Although not directly on point, the Court of Appeals' decision in Matter of Adventist Home v. Board of Assessors of Town of Livingston, 83 N.Y.2d 878, 612 N.Y.S.2d 371, 634 N.E.2d 972 is instructive. In that case, the petitioner taxpayer filed a timely grievance with the respondent Board of Assessors (Board) after the Board determined that the subject property no longer qualified for a charitable exemption (id. at 879, 612 N.Y.S.2d 371, 634 N.E.2d 972). The Board rejected the challenge but failed to notify the petitioner of its decision pursuant to RPTL 525(4). Although the tax roll filed in July of the year in question reflected the increased assessment, the petitioner did not learn of the Board's decision until it received its tax bill in December of that year (id.). The petitioner thereafter commenced a combined hybrid CPLR article 78 proceeding and declaratory judgment action seeking review of the Board's determination to deny the petitioner tax exempt status (id.), and the Board moved to dismiss the action/proceeding on statute of limitations grounds. The Court of Appeals concluded that the four-month statute of limitations pursuant to CPLR 217(1) did not begin to run until the petitioner received “actual notice” of the Board's determination, i.e., when the petitioner received its tax bill with the increased assessment (id. at 880, 612 N.Y.S.2d 371, 634 N.E.2d 972). The Court stated that, “[t]o hold, as [the Board] urges, that the limitations period commences with publication of the assessment roll—whether or not the taxpayer has been given the required notice—would eviscerate” the notice requirement of RPTL 525(4) (id.).
Here, based on the rationale of Adventist Home, we conclude that the 30–day limitations period set forth in RPTL 702(2) did not commence until petitioners had actual notice that respondents sought to increase the assessed value of the property (see generally Matter of Sisters of Resurrection v. Daby, 129 Misc.2d 879, 883–884, 494 N.Y.S.2d 279). Petitioners did not have actual notice of that increase until August 20, 2008, when the Town Assessor formally rejected their request to remove the property from the tax roll as exempt and stated that any further communications should be directed to the Town's attorney. Thus, this proceeding was timely commenced on September 17, 2008. Respondents correctly note that RPTL 510(1) and 510–a(2) each provide that the failure to provide a property owner with proper notice pursuant to the statute “shall not prevent the levy, collection and enforcement of the payment of ․ taxes on such real property.” As the Court of Appeals stated in Adventist Home, 83 N.Y.2d at 881, 612 N.Y.S.2d 371, 634 N.E.2d 972, however, “the validity of the assessment is not at issue here. We are concerned only with the timeliness of the proceeding.”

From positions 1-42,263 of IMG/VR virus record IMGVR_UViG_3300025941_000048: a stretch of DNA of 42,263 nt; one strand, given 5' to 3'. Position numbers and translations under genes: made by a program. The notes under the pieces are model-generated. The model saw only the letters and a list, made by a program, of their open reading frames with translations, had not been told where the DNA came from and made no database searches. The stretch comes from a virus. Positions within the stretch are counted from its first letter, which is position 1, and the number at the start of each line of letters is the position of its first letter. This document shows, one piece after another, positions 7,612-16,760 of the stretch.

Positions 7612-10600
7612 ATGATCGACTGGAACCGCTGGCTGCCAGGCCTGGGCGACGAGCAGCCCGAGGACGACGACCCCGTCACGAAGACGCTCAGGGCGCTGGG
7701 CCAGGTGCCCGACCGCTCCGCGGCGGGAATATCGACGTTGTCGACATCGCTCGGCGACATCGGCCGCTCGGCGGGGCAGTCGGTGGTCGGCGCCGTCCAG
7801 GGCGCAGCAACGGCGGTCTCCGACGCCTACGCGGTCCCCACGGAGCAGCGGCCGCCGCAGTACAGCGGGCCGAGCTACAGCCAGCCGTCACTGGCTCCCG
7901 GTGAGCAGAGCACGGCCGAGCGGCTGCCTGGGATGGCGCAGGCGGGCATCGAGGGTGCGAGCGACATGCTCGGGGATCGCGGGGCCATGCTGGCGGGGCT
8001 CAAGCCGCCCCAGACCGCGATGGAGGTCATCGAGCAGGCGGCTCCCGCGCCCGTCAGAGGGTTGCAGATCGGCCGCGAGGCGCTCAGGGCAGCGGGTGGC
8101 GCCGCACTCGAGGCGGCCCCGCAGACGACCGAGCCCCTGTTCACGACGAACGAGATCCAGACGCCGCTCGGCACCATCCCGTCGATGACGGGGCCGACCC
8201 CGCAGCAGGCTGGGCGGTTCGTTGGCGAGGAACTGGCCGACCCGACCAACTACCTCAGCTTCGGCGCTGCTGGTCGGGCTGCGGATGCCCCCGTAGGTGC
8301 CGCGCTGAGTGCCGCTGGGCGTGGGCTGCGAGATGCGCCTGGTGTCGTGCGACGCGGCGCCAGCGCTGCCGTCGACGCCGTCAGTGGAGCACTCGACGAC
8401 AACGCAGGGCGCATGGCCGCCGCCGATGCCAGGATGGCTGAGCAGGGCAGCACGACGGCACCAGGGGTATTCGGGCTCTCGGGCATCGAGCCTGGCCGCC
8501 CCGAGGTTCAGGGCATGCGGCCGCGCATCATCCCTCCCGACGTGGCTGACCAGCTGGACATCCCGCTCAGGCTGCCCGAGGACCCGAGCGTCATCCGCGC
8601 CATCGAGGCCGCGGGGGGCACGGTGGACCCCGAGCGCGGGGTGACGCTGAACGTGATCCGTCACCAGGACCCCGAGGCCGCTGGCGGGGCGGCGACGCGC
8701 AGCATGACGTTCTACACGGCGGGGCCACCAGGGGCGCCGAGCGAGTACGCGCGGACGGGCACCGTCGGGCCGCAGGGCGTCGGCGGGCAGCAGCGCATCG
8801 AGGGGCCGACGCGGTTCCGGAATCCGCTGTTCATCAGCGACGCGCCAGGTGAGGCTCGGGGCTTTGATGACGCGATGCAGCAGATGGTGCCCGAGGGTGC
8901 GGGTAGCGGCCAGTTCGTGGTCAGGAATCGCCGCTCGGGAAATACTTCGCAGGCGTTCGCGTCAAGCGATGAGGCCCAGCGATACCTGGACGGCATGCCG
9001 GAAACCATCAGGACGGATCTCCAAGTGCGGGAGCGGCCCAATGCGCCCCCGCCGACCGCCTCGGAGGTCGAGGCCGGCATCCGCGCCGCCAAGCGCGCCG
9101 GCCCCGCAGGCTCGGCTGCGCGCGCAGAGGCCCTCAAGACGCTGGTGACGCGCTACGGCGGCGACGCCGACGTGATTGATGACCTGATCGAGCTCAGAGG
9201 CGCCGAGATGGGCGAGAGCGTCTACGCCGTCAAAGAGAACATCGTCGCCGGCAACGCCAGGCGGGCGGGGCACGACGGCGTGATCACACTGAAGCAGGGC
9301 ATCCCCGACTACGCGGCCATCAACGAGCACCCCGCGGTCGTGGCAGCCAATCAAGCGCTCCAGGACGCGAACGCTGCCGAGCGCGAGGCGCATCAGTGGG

We further conclude that the court erred in denying petitioners' motion for leave to amend the petition to include a challenge to the assessment for tax year 2009. Leave to amend pleadings “shall be freely given” (CPLR 3025 [b] ), and we discern no prejudice to respondents from the proposed amendment.
We therefore modify the order by denying that part of respondents' motion to dismiss the petition insofar as it challenged the assessed value of the property and granting petitioners' motion for leave to amend the petition, and we remit the matter to Supreme Court for further proceedings on the petition or amended petition, if applicable. Finally, we decline to address petitioners' remaining contention that the assessed value of their property should be determined pursuant to the income approach set forth in RPTL 581–a. That issue should be determined in the first instance by the court upon remittal.
It is hereby ORDERED that the order so appealed from is unanimously modified on the law by denying that part of the motion of respondents to dismiss the petition insofar as it challenged the assessed value of the property and granting petitioners' motion for leave to amend the petition upon condition that the amended petition is served within 20 days of service of a copy of the order of this Court with notice of entry and as modified the order is affirmed without costs, and the matter is remitted to Supreme Court, Oneida County, for further proceedings.